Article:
And in Part L, there are big changes to U-value requirements to note. In new homes, there will be a reduction to 1.2 for windows and doors which have more than 60% glazing, with a drop to 1.4 for all new windows and >60% glazed doors installed in existing homes.

There are also new minimum standards for fabric efficiency, including a new efficiency metric for the whole house calculation method for new extensions.

What is The New Part O? 

Part O is the new Regulation covering overheating (I guess this should be fairly easy to remember), which is a long overdue update. It not only looks at mitigating solar gain (heating due to direct sunlight) but also other causes of overheating due to uninsulated heating pipes, cylinders or lack of heating system controls. 

As with many of the Approved documents, Part O must also be read in conjunction with other Approved Documents to be sure that all regulations are complied with, and that one set of improvements isn’t to the detriment of another set. 

Nest Learning Thermostat

Heating controls such as this Nest Learning Thermostat can help to reduce the risk of overheating in homes (Image credit: Nest)

And What is the New Part S? 

Another new part is Part S: Infrastructure for charging electric vehicles. As petrol and diesel vehicles get phased out we are going to see more and more electric vehicles on our streets, so having electric car charge points properly planned and installed is now a ‘must-have’ rather than a ‘nice-to-have’ addition to the services in the home. 

It is important to make sure you have enough charging facilities installed depending on the size of your dwelling and the number of associated car parking spaces. Just putting in a cable to the front of the house for future use is no longer good enough. 

It is also worth pointing out that you may also want to exceed the minimum requirements of the document especially if you have a larger home or may need charging facilities in more than one space such as at the front of the home as well as further away in, or near, the garage.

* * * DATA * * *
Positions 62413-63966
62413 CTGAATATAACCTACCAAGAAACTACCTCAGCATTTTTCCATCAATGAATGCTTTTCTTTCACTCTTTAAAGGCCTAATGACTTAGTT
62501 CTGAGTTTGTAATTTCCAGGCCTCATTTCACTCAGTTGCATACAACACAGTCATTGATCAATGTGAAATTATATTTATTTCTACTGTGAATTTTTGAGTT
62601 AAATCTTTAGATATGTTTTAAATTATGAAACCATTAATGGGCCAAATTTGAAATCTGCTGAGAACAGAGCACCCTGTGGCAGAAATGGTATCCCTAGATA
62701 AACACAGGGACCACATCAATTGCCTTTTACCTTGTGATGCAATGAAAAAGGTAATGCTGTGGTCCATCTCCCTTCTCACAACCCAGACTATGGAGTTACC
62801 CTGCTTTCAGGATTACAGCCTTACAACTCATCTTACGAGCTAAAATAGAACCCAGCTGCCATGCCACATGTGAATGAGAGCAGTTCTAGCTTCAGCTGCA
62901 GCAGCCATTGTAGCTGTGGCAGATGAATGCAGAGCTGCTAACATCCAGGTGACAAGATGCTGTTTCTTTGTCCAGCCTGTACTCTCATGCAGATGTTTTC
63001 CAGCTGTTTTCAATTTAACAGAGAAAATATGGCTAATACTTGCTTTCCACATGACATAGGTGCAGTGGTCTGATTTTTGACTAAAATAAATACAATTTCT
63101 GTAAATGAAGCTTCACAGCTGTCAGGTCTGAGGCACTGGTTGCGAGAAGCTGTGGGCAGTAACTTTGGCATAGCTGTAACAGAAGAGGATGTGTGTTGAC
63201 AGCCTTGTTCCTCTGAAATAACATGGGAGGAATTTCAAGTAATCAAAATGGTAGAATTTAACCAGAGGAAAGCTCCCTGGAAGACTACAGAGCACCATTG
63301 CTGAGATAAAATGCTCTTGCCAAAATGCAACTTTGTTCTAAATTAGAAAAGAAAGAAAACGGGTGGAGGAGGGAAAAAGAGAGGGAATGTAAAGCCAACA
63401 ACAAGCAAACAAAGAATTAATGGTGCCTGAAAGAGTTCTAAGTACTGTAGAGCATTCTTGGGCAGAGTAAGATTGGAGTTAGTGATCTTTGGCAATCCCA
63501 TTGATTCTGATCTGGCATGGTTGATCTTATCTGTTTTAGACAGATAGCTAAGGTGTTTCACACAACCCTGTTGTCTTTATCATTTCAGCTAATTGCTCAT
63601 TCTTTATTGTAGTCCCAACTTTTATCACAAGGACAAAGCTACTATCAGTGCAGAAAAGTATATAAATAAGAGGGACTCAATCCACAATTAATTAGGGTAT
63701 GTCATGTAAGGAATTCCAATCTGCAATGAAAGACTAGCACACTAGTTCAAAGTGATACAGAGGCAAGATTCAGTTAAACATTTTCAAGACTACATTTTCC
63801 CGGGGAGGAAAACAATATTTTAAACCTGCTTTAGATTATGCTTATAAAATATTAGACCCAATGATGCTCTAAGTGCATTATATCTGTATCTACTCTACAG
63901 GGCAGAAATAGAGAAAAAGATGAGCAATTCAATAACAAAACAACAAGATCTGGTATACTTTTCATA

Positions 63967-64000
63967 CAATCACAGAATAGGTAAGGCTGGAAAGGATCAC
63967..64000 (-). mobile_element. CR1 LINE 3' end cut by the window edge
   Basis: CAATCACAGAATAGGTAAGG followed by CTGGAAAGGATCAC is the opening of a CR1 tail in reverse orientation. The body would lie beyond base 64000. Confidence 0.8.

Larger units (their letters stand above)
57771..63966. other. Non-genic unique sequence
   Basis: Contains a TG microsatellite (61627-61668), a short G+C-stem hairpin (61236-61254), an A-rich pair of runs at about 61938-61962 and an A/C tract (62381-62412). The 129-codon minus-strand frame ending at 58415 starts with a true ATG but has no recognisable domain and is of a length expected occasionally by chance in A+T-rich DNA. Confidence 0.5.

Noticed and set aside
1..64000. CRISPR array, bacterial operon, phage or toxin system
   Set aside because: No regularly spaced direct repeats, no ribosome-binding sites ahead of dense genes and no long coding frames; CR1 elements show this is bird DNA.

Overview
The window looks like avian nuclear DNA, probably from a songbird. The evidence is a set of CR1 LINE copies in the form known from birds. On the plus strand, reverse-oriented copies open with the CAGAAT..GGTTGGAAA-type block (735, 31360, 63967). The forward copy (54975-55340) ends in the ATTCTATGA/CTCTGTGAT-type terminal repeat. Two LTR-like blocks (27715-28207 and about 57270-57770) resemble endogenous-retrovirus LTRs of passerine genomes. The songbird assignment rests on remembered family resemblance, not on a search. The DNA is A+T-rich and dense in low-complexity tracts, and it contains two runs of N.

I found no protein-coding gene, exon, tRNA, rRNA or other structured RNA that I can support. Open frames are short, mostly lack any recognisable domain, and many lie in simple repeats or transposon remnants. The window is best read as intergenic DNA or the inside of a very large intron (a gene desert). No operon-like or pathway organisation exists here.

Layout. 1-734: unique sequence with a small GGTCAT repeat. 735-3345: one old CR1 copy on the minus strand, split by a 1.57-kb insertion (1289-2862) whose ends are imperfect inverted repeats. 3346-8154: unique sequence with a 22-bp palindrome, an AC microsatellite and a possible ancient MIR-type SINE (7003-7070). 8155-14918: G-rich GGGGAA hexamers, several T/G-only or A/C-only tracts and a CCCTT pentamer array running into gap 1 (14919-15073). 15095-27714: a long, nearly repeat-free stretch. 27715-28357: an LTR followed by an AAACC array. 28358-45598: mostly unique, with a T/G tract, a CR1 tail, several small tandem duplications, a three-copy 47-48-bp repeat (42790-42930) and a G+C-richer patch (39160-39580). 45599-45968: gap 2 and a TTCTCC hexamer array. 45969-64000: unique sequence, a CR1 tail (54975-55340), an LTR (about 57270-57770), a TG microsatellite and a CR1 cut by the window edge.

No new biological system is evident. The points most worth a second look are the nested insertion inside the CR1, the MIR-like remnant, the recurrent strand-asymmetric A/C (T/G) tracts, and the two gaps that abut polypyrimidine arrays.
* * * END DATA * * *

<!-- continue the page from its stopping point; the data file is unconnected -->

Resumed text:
What to Know About Part R

Another fairly new Regulation (it was actually introduced in 2016) is Part R, which covers Electronic communications. 

As Broadband and wireless controls continue to exponentially increase in our homes, be sure to keep an eye on these Regulations as they are sure to be influenced by heating systems, working from home, home schooling and digital streaming of television and gaming platforms. 

Although they have been around since 2016 they are very often not in the radar for homebuilders. No longer is it fine to rely on the ‘get out of jail free card’ of wireless communications; we need to be making sure that wired infrastructure is included in our homes as much, and as early as possible.

David Hilton

David is a renewables and ventilation installer, with over 35 years experience, and is a long-standing contributor to Homebuilding and Renovating magazine. He is a member of the Gas Safe Register, has a Masters degree in Sustainable Architecture, and is an authority in sustainable building and energy efficiency, with extensive knowledge in building fabrics, heat recovery ventilation, renewables, and also conventional heating systems. He is also a speaker at the Homebuilding & Renovating Show. 

Passionate about healthy, efficient homes, he is director of Heat and Energy Ltd. He works with architects, builders, self builders and renovators, and designs and project manages the installation of ventilation and heating systems to achieve the most energy efficient and cost effective outcome for every home.